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Transcripts from the Prime Ministers of Australia

Transcript 7638

SPEECH BY THE PRIME MINISTER FOREIGN CORRESPONDENTS ASSOCIATION OF AUSTRALIA SYDNEY - 14 JUNE 1989

Photo of Hawke, Robert

Hawke, Robert

Period of Service: 11/03/1983 to 20/12/1991

More information about Hawke, Robert on The National Archive website.

Release Date: 14/06/1989

Release Type: Speech

Transcript ID: 7638

PRIME MINISTER
CHECK AGAINST DELIVERY EMBARGOED UNTIL DELIVERY
SPEECH BY THE PRIME MINISTER
FOREIGN CORRESPONDENTS ASSOCIATION OF AUSTRALIA
SYDNEY 14 JUNE 1989
on Friday I will be departing on an overseas visit that will
take me to France, the United Kingdom, the United States,
the Federal Republic of Germany and Hungary.
The visit, which concludes on Monday 3 July, is an important
one for Australia.
It follows my earlier visits to Moscow, with a stopover in
Japan, in December 1987, to Washington in June 1988 and to
the ROK, Thailand, Pakistan and India in February of this
year. I had planned to go to China in October but, as you know,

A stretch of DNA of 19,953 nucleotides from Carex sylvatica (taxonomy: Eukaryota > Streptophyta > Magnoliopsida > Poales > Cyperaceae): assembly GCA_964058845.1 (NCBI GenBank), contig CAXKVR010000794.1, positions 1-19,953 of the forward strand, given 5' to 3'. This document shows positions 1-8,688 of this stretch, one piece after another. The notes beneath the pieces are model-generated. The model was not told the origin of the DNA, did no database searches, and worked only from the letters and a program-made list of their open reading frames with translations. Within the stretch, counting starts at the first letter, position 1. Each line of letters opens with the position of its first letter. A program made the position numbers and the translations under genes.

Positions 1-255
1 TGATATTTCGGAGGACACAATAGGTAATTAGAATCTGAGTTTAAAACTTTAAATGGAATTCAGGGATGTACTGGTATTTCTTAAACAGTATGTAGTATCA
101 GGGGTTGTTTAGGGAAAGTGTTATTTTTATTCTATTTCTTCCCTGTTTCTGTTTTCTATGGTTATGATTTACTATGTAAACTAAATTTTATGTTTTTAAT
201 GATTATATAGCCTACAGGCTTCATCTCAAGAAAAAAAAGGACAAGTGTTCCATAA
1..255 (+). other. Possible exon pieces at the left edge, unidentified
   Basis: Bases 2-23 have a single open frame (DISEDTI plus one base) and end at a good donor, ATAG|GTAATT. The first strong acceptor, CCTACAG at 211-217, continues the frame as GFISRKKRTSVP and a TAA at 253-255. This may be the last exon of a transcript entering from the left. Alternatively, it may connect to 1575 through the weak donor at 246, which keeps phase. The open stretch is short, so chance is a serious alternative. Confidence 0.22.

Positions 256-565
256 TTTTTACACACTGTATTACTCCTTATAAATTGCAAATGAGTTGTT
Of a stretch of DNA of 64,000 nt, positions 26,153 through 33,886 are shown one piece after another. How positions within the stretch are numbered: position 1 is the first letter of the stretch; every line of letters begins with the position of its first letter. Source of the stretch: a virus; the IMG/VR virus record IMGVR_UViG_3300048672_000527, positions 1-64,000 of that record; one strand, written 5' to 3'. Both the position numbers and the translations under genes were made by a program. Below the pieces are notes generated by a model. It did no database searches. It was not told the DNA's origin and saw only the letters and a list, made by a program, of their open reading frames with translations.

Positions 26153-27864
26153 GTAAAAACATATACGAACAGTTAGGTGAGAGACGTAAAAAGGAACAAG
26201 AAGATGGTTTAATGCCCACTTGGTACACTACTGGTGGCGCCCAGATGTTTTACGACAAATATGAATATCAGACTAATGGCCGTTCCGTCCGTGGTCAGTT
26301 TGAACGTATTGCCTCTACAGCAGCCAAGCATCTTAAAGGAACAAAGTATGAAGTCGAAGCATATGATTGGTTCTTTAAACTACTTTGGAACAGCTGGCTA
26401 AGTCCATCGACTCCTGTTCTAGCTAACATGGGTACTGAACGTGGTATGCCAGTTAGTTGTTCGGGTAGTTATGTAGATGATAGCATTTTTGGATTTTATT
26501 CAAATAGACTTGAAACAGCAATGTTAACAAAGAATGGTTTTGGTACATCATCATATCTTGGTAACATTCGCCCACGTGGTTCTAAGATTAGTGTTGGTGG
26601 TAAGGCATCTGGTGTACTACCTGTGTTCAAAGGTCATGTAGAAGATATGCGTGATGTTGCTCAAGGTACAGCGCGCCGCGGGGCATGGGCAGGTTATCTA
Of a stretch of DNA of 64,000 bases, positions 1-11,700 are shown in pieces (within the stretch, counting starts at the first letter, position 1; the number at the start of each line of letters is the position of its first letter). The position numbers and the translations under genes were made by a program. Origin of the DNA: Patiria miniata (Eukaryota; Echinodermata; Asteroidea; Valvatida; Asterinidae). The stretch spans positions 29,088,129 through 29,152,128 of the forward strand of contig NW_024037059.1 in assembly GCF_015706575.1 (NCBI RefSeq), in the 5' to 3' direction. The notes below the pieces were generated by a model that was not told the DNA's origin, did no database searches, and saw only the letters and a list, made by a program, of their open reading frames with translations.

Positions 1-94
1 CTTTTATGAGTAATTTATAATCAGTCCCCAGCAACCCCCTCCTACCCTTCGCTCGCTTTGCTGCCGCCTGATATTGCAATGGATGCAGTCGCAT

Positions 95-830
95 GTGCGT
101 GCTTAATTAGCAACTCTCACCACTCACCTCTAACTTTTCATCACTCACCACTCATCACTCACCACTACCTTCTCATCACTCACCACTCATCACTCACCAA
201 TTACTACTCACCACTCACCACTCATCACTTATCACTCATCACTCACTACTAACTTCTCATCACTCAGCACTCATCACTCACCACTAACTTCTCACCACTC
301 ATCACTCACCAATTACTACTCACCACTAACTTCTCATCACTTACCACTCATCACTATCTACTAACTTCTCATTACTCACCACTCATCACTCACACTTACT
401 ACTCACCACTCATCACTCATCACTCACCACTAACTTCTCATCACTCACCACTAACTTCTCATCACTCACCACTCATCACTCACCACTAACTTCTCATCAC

the tragic and brutal repression of the pro-democracy
protestors in Beijing has ruled that out.
All these visits are carefully timed elements of a
consistent pattern of personal diplomacy.
As well as pursuing essential bilateral issues, my overseas
travel is always carefully calculated to provide Australia
with linkages at the highest level into the key global
political and economic centres centres which have an
important influence on the shaping of events directly
relevant to Australia and our region.
This forthcoming visit is a further element in this strategy
and has been carefully tailored to coincide with a number of
key events and developments.
The Bush Administration has now been in office for six
months and has substantially completed its review of foreign
policy. The United States of course remains central to
Australia's foreign policy and defence interests and is the
world's largest single economy.
The NATO Summit has just been held and important disarmament
proposals outlined by Presidents Gorbachev and Bush are on
the table.

EC Heads of Government are meeting on 26-27 June an
important step on the way to the proposed 1992 Single
Market. Three of the countries I am visiting are leading